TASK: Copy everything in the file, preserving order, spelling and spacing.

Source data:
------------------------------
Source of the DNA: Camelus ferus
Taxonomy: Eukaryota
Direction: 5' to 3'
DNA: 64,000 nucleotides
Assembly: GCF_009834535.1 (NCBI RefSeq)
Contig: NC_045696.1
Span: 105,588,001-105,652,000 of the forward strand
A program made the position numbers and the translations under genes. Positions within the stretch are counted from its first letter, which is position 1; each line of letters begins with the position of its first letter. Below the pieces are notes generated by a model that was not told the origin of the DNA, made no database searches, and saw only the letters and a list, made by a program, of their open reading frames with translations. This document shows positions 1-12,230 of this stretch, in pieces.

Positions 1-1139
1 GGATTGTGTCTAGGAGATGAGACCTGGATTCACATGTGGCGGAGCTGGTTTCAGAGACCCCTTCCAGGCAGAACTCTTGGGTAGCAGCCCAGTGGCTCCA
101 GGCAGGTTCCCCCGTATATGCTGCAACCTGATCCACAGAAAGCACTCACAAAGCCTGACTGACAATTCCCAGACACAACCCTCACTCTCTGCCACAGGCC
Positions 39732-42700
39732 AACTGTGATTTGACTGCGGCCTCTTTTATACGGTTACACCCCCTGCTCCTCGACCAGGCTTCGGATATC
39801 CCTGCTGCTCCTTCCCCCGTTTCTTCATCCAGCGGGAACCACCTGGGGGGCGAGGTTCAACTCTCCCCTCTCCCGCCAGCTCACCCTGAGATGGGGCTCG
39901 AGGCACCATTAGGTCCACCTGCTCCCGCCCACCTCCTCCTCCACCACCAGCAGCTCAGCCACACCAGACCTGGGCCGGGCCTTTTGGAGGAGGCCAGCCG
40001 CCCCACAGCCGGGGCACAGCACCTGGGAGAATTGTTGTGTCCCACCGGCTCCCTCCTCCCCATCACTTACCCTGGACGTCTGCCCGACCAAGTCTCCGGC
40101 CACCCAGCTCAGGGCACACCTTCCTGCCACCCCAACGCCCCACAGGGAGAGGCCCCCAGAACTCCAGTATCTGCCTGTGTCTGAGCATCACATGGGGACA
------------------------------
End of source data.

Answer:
Source of the DNA: Camelus ferus
Taxonomy: Eukaryota
Direction: 5' to 3'
DNA: 64,000 nucleotides
Assembly: GCF_009834535.1 (NCBI RefSeq)
Contig: NC_045696.1
Span: 105,588,001-105,652,000 of the forward strand
A program made the position numbers and the translations under genes. Positions within the stretch are counted from its first letter, which is position 1; each line of letters begins with the position of its first letter. Below the pieces are notes generated by a model that was not told the origin of the DNA, made no database searches, and saw only the letters and a list, made by a program, of their open reading frames with translations. This document shows positions 1-12,230 of this stretch, in pieces.

Positions 1-1139
1 GGATTGTGTCTAGGAGATGAGACCTGGATTCACATGTGGCGGAGCTGGTTTCAGAGACCCCTTCCAGGCAGAACTCTTGGGTAGCAGCCCAGTGGCTCCA
101 GGCAGGTTCCCCCGTATATGCTGCAACCTGATCCACAGAAAGCACTCACAAAGCCTGACTGACAATTCCCAGACACAACCCTCACTCTCTGCCACAGGCC
Positions 39732-42700
39732 AACTGTGATTTGACTGCGGCCTCTTTTATACGGTTACACCCCCTGCTCCTCGACCAGGCTTCGGATATC
39801 CCTGCTGCTCCTTCCCCCGTTTCTTCATCCAGCGGGAACCACCTGGGGGGCGAGGTTCAACTCTCCCCTCTCCCGCCAGCTCACCCTGAGATGGGGCTCG
39901 AGGCACCATTAGGTCCACCTGCTCCCGCCCACCTCCTCCTCCACCACCAGCAGCTCAGCCACACCAGACCTGGGCCGGGCCTTTTGGAGGAGGCCAGCCG
40001 CCCCACAGCCGGGGCACAGCACCTGGGAGAATTGTTGTGTCCCACCGGCTCCCTCCTCCCCATCACTTACCCTGGACGTCTGCCCGACCAAGTCTCCGGC
40101 CACCCAGCTCAGGGCACACCTTCCTGCCACCCCAACGCCCCACAGGGAGAGGCCCCCAGAACTCCAGTATCTGCCTGTGTCTGAGCATCACATGGGGACA